"I come to bury Caesar, not to praise him..."
When I think about the passing of Jim Dearth who died last Wed. that this line seems to speak my mind about him. I've known Jim since 1985 when I was first walked into the doors of National Computer Services in the Pell Department and Jim was highly known for being one of the fastest key entry people. He could exceed the rate of processing Pell grants and even helped a few folks trying to maintain in the range of the rate, I forgot what it was, but Jim's rate was always in the top five.
Some of the things I remember about him was going to his birthday party at some bar off Kirkwood at 7 AM on a friday morning and he had a few women would sit on his lap and did some kind of body painting. And some fat chick chasing him around, whatever happened to her? I don't know, the temp help always seem to come and go. It was so long ago.
For a while, my old friend Teri Cortesio mentioned that Jim moved in with her for a time being and then moved on else, but that was when I was in Arizona and trying to make it down there. I wonder what ever happened to Miss Teri. Wonder if she smoked herself to death. I loved talking to her during the day when we were working but even up there, she'd smoked me out of that area before they disallowed indoor smoking.
Jim always seem to have the inside track of job chances and he moved up the corporate ladder pretty quick. For the past couple decades, he was in the scanner department overseeing the bosses and dictating the rules. Which is why I went to Printing when it went to Cedar Rapids. Jim and I had a working relationship of adversities but I think at this stage of our job career we tolerated each other although I had to chuckle about him coming over me to talk about raising my rate of sealing books this year. I just smiled and nodded at him and kept it at that. Jim has been in pretty bad shape the past couple years due to health issues and complications from a surgery that didn't pan out. When he was in concern mode about not making rate I told him afterwards, the rate is better than it looked, nobody bothered explained that when we took time off to do other things we didn't put down the time away from books.
But after that, his heath worsen. There were times he would just pass out at work. A co worker found him taking a nap in his truck with the door open and a lit cigarette between his fingers, shorted to the point that it would have woke him up. We tried not to ask him questions, he'd get frustrated of not answering the question the way he wanted it It would take him about five minutes just to walk from one side of the room to another as he shuffled his way. But he did managed to say "Have a nice night" or "do the best you can" before he went home. Last time I talked to him I told him goodnight,and he shuffled on and just said "yeah".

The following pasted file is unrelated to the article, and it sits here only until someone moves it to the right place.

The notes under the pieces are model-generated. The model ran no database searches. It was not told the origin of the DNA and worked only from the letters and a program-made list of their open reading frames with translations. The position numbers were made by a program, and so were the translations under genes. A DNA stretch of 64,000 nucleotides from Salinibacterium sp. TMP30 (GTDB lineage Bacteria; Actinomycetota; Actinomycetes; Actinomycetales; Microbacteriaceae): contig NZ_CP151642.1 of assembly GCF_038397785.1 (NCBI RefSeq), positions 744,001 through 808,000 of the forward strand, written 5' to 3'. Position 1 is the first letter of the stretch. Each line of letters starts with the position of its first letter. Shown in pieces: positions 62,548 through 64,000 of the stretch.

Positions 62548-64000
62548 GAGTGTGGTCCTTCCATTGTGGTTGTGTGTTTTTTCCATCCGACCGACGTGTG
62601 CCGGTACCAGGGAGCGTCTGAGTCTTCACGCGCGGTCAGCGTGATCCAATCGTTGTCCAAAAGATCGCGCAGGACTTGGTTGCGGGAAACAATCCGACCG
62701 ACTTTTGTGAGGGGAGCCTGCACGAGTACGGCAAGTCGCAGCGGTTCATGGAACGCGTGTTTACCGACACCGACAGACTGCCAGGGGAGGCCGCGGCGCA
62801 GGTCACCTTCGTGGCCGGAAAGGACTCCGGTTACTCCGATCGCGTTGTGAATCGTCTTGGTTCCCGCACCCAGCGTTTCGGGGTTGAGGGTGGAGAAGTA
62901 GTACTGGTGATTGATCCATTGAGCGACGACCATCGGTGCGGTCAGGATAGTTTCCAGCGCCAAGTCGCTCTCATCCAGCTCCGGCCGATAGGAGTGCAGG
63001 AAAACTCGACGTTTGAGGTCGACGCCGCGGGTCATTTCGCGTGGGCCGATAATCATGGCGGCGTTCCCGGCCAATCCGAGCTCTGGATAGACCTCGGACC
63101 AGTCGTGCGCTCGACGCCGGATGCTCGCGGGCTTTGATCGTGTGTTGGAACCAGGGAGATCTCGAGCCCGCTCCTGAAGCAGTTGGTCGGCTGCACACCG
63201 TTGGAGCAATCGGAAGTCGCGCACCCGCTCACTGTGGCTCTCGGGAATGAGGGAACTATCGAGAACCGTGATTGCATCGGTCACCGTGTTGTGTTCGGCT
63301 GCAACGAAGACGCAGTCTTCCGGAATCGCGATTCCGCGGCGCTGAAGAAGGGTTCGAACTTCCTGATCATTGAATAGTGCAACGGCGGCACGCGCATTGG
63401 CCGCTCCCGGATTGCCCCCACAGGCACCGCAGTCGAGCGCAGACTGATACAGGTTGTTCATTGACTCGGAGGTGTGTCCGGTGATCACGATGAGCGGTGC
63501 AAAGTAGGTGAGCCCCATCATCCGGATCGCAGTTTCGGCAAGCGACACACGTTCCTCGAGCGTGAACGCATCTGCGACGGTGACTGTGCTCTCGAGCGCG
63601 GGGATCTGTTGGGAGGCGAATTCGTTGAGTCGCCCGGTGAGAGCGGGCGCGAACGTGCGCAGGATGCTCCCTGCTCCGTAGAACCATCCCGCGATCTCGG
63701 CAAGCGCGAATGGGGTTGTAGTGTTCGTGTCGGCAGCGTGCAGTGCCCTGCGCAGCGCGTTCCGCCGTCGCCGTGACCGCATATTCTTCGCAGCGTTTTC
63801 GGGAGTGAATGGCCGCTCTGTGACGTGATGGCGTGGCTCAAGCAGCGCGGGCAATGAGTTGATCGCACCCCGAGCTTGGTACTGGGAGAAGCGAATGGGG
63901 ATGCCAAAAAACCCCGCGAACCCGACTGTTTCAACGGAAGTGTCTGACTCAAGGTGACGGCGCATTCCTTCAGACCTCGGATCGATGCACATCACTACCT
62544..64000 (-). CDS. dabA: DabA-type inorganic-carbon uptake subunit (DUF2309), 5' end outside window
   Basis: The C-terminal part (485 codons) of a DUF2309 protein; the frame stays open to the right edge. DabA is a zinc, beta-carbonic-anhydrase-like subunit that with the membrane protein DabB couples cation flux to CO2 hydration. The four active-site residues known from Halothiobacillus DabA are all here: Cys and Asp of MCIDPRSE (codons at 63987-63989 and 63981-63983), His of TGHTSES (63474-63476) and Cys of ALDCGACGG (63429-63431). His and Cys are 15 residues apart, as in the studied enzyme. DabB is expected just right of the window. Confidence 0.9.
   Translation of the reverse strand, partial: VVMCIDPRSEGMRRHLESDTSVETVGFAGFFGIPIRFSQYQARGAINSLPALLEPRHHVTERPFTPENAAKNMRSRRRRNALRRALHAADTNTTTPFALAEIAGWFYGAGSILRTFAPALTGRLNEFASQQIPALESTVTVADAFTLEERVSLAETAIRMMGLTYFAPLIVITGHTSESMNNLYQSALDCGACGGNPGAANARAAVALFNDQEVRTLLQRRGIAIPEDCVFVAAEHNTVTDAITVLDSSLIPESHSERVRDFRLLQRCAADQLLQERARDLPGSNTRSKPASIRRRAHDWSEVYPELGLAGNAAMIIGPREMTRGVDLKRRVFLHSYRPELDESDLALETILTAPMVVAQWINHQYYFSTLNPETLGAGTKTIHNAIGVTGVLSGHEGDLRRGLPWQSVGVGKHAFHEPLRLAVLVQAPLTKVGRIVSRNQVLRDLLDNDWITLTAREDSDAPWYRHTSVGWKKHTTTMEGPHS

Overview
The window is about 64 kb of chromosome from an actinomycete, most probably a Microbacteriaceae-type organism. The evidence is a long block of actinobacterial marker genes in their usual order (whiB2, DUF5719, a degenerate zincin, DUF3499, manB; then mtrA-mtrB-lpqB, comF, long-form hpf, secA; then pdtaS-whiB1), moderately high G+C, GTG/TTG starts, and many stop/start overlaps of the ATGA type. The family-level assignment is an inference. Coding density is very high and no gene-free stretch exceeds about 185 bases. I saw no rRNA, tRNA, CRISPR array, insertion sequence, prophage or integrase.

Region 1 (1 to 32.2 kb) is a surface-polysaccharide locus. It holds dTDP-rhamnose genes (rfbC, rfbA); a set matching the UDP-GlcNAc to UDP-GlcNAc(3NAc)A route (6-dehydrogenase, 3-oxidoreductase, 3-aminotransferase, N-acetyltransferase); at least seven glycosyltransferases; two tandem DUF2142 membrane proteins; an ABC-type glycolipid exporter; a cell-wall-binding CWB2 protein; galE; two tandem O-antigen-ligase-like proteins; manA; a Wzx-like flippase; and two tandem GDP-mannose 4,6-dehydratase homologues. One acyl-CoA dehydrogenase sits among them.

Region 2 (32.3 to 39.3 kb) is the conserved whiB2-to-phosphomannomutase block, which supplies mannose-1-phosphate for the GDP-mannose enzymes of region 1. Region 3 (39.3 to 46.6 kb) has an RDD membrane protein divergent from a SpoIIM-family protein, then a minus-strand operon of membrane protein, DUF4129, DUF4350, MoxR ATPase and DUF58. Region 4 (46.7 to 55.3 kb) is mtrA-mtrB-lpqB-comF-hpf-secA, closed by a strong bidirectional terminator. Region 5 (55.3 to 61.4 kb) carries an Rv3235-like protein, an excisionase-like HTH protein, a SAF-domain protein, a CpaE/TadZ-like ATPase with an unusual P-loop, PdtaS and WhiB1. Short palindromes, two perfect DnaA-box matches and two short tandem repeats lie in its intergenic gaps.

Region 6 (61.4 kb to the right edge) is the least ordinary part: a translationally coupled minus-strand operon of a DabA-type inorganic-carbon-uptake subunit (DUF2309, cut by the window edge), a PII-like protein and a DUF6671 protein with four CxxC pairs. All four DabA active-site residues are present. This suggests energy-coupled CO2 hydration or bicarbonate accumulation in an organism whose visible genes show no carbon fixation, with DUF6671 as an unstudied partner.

His last words.
Two weeks ago, he had a medical issue at work and as the paramedics tried to usher him into the rescue car, he said no and told his mate to just take me home. I think by then even he had enough of this life and rather go home and be in the comforts of his surroundings rather than a hospital bed. But he did pass on in at the U Of I clinics in Iowa City last week. He was only 49.
My personal thoughts is that Jim did his best for the company and even though he mentioned that they still didn't know where they were going to put him in Cedar Rapids when scanning gets moved up there next year, I didn't think he would lived that long to see the day. We had shortcomings and it was the clash of the air masses when our paths crossed back in the past but we somehow worked through the storm to get things done. He was a good person and hopefully his pain is past.